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Print vs. Digital Media: What Does Neuroscience Tell Us?

Posted: September 7, 2019 at 10:56 am   /   by   /   comments (0)

Thanks to the rise of digital communication, our way of consuming information has forever been changed. However, with social media on the rise, and more and more people using the internet to find out information, perhaps now is the time to ask the question – have the changes been for the better? 

The debate between digital and printed media has been raging for years and years, and opinions remain divided as to which format is the better choice. From a marketer’s perspective, the digital movement has provided an abundance of new tools to utilise and help businesses become seen by the masses. However, for teachers, the rise of the internet hasn’t impacted them in the same way, with many students now seemingly disengaged thanks to digital-based distractions. 

Here we look at the science behind the print vs. digital debate, specifically looking at the research that has investigated how our brains perceive each form of media. 

Looking to sell? Print media has the edge. 

Back in 2015, Temple University conducted a study in collaboration with the US Postal Service (USPS) to determine how humans respond to different forms of adverts. Using a combination of eye tracking, core biometrics (heart rate, sweat, respiration, etc.) and fMRI (to image brain activity), the researchers found that, while most participants processed digital content more quickly, they didn’t have as strong an emotional response, or retain it as well as they did with printed media. 

The team also found that physical adverts triggered activity in the ventral striatum – an area of the brain accountable for determining value and desirability towards products. As such, they concluded that printed media signalled a greater intent from participants to purchase what they were being advertised, over digital media alternatives. 

Print requires less brain power

Temple University’s findings correlate with another piece of research from 2015, where a group of Canadian researchers at Canada Post investigated the neuroscience behind how people respond to both digital media and direct mail. Using a combination of eye tracking and electroencephalography (to monitor the brain’s electrical activity), the group of researchers discovered that, of their 270 participants, direct mail was much easier to understand, requiring 21% less cognitive effort to process. This meant that printed direct mail was better at getting the message across, since participants were able to process the information more quickly.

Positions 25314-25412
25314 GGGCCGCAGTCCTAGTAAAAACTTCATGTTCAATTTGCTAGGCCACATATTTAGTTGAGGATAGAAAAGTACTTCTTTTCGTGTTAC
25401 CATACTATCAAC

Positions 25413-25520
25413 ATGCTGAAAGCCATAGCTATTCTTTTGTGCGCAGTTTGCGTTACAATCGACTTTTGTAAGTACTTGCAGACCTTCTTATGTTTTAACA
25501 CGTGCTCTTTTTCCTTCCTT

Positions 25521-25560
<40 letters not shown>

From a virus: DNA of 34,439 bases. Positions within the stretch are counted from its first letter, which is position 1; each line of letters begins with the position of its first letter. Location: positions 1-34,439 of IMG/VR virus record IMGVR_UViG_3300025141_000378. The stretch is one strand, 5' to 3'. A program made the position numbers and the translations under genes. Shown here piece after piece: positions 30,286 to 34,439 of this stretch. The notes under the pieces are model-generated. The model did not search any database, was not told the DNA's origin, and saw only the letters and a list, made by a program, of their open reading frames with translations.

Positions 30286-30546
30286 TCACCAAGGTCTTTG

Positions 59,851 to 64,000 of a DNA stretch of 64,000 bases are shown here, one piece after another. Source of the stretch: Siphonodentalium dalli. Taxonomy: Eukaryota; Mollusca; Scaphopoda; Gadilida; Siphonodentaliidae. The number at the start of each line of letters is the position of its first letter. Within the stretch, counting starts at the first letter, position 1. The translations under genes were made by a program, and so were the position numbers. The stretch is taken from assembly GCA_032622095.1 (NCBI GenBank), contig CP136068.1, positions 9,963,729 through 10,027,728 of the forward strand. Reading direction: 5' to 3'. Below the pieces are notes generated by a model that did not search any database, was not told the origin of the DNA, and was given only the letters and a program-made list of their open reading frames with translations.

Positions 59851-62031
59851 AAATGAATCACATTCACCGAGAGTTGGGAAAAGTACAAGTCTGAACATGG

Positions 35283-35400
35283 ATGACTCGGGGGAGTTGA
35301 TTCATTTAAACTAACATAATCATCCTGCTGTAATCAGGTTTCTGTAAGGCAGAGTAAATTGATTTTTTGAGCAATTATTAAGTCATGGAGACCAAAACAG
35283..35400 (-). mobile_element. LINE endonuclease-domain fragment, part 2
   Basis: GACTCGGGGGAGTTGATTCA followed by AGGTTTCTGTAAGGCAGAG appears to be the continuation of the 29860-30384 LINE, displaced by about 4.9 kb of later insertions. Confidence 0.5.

Moving away from the marketing side of things, Canada Post’s findings correspond with that of a Norwegian study, comparing the way in which our brains process the words we read on paper against the words we read on screen. This study, which included 72 tenth graders from two different Norway-based primary schools, found that students who read text in a printed format better retained information, significantly outperforming students who read the same texts digitally. This finding is potentially due to screen-based reading being characterised by spending more time browsing and scanning text, selectively looking for keywords, rather than reading the words in detail. Consequently, digital media appears to be less attention-grabbing than that of printed media’s specifically tailored design

Digital can improve grades

However, that’s not to say digital media is without its merits. In fact, a study by the University of California Irvine found the exact opposite trend to be true; digital media actually improved the grade scores of their iMedEd program’s medical students. 

During the four-year study, researchers at the University of California gave tablets to the 2010 influx of medical students, telling them to use them as an education tool throughout. When they completed the program in 2014, the researchers collected the students’ grade scores and compared them against previous year students with comparable GPA and MCAT scores. They found that medical students taught with tablets scored 23% higher on their grades than those taught using traditional print-based methods, before concluding the study by saying that digital media better resonated with younger audiences. 


Looking at the research, it’s difficult to determine which of digital and printed media is better, as both offer their various advantages. It really comes down to the profession you work in and what you’re looking to achieve from the form of media you use. If you’re a marketer, for example, print media seems to offer a slight edge when it comes to conversions, memory retention and information processing. But, if you’re a teacher, while digital media may improve grade scores, it may not grab the attention of your students as easily as printed alternatives forms of media. 

Generally speaking, the debate shouldn’t come down to a choice between print and digital – both forms of media should be utilised together. 

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